They don't break down if that's what you mean. They must be mechanically removed from the environment.
Most experts (which is to say people who make a living studying the stuff, rather than the lawyers who make a percentage of every dollar they can sue out of somebody over the stuff) agree that as far as "popcorn ceilings" and asbestos-containing floor tiles and insulation go, the proper thing for the homeowner to do is simply paint over it. This seals in the fibers completely, eliminating any possible exposure to the airborne fibers.
However, lets face it -- there is one good reason to get rid of those popcorn ceilings. They are ugly as sin (who the heck ever thought that looked good?). If you choose to remove the material, the following approach should completely protect you from any residual fibers after the job is done:
Use a good quality face mask with air filter -- this will cost maybe $20 at the hardware store. Even just a standard cheap filter mask ($1 style) will reduce the levels of inhaled fibers by 90% or more if used properly, but a good quality sealed one with a filter cannister will take out essentially 100% of any fibers.
Open the windows, and set up a fan to blow out through the downwind windows -- this will suck clean air in through the upwind windows, pick up any loose fibers, carry them out the downwind windows, and they will disperse outdoors in low enough concentrations as to not pose a threat to anyone.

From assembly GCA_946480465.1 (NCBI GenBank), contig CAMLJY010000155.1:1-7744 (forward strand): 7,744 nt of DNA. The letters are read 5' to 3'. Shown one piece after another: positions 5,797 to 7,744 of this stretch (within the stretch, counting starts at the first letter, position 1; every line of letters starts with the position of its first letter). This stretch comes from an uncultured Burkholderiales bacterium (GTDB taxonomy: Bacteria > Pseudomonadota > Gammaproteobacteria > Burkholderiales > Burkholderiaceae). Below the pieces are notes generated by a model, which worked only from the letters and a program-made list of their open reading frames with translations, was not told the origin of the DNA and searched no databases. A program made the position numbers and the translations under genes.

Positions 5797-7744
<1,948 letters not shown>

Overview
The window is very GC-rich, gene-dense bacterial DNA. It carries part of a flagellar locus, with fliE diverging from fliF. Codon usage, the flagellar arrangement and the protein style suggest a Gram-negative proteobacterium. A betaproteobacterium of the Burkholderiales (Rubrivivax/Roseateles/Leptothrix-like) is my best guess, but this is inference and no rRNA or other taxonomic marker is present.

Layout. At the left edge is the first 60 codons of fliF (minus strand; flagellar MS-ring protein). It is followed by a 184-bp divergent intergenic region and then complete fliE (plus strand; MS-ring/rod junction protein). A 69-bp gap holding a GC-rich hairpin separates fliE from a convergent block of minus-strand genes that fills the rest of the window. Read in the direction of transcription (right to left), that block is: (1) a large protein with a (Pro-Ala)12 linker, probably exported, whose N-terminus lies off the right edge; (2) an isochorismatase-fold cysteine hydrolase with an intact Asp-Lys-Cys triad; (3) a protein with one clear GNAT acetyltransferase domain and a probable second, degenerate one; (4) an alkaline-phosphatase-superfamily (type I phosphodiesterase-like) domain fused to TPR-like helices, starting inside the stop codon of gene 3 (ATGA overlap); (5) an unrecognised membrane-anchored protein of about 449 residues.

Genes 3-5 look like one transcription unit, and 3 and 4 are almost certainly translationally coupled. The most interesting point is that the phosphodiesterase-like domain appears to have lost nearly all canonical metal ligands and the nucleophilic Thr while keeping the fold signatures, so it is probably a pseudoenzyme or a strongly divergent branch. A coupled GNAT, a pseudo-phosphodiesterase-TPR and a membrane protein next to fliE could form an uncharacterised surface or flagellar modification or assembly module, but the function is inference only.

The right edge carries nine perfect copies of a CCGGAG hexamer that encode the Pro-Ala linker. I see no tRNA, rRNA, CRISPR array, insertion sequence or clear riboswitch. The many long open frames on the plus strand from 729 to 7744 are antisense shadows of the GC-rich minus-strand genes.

Use water to dampen the material, this will keep it from forming loose fibers as well as make it easier to remove from the ceiling. A garden sprayer filled with warm water works best.
Keep the waste material dampenend and in closed bags once it has been scraped from the ceiling.
When done, dust thouroughly and vacuum the carpets and mop the floor, then throw out the vacuum cleaner bag and the duster and mop used.
BTW, don't freak out too much about asbestos -- the primary risk is just to those who are CHRONICALLY exposed to high levels of loose floating fibers of it, such as people who work with the stuff every day (insulation, demolition, concrete, etc workers in industries where measurable asbestos exposure happens every day).
Keep it in perspective:
Note that the risk of contracting a deadly cancer from casual asbestos exposure (the type that occurs in the home environment) is about 1/12000th the risk of dying from cancer due to smoking.
Also though it may be dry and overly technical, here is another great reference on the subject:
Note that this study puts the risk of contracting mesothelioma or other forms of asbestos-related cancers due to casual exposure this way: "Low-level exposure, as encountered in public buildings, probably does not represent any additional health hazard beyond what is incurred breathing outdoor air."